MINSK -- Two Belarusian independent trade union leaders involved in organizing street protests in 2017 have been sentenced to four years of "restricted freedom" in a high-profile trial in Minsk, while several of their supporters were detained near the court's building.
"Restricted freedom" is a suspended custodial sentence with parole-like restrictions.
The court on August 24 found union leader Henadz Fyadynich and union accountant Ihar Komlik guilty of tax evasion and also barred them from occupying managerial positions for five years.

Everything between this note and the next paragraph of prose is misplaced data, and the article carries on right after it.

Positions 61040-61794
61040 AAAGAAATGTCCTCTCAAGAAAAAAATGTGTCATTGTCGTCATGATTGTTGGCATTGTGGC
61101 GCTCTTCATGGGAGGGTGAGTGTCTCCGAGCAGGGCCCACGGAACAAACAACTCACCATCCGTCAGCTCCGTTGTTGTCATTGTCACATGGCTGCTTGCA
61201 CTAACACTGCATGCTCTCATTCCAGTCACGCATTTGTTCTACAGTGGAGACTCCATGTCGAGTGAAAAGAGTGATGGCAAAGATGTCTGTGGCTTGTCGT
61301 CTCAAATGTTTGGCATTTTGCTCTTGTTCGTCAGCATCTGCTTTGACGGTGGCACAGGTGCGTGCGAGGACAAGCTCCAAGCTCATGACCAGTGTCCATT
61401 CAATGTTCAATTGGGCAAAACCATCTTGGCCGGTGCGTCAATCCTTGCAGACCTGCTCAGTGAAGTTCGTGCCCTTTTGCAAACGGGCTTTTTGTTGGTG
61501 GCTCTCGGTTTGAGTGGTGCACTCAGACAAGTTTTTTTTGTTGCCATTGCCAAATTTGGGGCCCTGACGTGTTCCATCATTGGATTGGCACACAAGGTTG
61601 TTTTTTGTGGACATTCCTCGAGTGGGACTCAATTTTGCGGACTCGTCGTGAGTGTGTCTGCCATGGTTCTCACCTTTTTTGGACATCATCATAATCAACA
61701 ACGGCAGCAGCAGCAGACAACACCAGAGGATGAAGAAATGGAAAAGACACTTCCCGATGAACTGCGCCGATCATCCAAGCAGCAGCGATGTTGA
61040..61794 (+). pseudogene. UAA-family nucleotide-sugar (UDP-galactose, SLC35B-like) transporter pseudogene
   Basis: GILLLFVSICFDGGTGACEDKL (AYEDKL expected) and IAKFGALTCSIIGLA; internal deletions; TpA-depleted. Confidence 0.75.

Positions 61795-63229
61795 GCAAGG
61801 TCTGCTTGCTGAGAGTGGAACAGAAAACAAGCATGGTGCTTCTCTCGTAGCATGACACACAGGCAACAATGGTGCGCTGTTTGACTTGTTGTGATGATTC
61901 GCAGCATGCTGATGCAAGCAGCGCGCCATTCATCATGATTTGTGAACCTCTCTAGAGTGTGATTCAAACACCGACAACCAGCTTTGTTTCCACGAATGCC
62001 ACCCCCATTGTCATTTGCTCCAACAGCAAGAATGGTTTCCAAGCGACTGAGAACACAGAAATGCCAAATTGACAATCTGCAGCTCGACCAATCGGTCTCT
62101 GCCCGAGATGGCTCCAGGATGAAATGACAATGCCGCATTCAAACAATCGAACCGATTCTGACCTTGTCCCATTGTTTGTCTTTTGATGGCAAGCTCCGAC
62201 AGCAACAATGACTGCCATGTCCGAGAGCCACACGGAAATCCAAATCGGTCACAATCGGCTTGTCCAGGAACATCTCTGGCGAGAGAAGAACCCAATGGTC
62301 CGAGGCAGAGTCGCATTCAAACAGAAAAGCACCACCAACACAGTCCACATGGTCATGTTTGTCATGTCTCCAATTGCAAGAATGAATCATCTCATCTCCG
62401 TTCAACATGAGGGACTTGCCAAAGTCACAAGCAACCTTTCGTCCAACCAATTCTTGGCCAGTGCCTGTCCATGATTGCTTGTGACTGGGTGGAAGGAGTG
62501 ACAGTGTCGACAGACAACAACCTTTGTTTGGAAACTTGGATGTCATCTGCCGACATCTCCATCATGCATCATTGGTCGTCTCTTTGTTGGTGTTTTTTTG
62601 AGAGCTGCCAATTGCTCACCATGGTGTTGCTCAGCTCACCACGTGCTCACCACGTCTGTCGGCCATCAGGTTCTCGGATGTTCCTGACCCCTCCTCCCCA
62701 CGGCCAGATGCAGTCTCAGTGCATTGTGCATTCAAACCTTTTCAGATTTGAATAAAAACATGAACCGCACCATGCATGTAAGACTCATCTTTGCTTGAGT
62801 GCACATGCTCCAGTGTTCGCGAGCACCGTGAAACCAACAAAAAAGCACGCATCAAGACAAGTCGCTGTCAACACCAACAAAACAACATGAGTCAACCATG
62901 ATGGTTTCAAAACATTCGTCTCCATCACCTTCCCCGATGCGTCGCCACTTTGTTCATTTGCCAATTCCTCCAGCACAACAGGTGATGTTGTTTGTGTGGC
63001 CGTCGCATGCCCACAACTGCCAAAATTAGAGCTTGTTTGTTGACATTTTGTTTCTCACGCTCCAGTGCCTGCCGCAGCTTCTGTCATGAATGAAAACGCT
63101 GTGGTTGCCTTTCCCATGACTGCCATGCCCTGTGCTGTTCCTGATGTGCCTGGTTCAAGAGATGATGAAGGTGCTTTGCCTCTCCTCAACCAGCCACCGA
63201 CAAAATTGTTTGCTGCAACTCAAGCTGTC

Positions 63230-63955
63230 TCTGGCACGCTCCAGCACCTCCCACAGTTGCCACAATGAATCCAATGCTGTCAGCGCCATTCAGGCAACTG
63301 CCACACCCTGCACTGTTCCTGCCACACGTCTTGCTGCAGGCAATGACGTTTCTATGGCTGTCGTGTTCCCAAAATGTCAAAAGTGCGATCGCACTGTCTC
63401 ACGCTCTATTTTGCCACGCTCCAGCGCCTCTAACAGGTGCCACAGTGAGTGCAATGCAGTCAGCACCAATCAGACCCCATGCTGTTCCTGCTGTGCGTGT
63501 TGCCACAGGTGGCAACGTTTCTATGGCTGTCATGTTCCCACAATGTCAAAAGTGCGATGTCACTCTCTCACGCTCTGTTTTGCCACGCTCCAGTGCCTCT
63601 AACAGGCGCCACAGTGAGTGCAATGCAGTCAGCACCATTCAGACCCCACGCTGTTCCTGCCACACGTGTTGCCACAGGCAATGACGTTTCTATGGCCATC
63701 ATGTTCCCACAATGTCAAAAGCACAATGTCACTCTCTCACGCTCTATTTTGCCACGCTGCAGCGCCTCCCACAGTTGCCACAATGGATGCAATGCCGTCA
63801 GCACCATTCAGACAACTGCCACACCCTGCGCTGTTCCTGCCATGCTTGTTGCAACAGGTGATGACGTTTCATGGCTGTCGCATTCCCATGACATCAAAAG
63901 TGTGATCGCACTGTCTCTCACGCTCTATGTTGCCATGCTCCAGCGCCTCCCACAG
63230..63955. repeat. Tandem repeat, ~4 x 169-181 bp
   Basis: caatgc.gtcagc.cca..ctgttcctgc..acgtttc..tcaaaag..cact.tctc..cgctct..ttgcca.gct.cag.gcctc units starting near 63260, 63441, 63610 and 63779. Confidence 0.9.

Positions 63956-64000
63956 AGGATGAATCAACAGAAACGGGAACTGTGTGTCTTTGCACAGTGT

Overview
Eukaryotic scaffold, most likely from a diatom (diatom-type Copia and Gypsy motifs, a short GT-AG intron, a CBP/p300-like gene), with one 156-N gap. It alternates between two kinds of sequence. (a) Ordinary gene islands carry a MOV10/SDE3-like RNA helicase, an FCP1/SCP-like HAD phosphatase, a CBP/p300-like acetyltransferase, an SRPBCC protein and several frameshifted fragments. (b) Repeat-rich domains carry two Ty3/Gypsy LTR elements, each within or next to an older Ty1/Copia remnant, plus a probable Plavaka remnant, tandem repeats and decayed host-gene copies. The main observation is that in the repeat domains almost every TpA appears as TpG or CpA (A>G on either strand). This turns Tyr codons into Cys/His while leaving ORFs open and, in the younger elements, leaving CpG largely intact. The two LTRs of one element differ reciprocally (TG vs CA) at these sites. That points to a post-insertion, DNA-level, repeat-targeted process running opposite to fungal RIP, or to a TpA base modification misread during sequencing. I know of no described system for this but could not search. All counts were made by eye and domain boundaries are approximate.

The audience shouted "Shame!" after the ruling was pronounced.
Police detained several supporters of Fyadynich and Komlik, including opposition leader and former presidential candidate Mikalay Statkevich, who came to support the two union leaders.
Fyadynich and Komlik have called the charges politically motivated punishment for the union's role in organizing protests in February-March 2017 against legislation that would impose a tax on the unemployed. They say they will appeal the ruling.
Critics of authoritarian President Alyaksandr Lukashenka, who has held power in Belarus since 1994, say his government routinely uses the justice system to suppress dissent.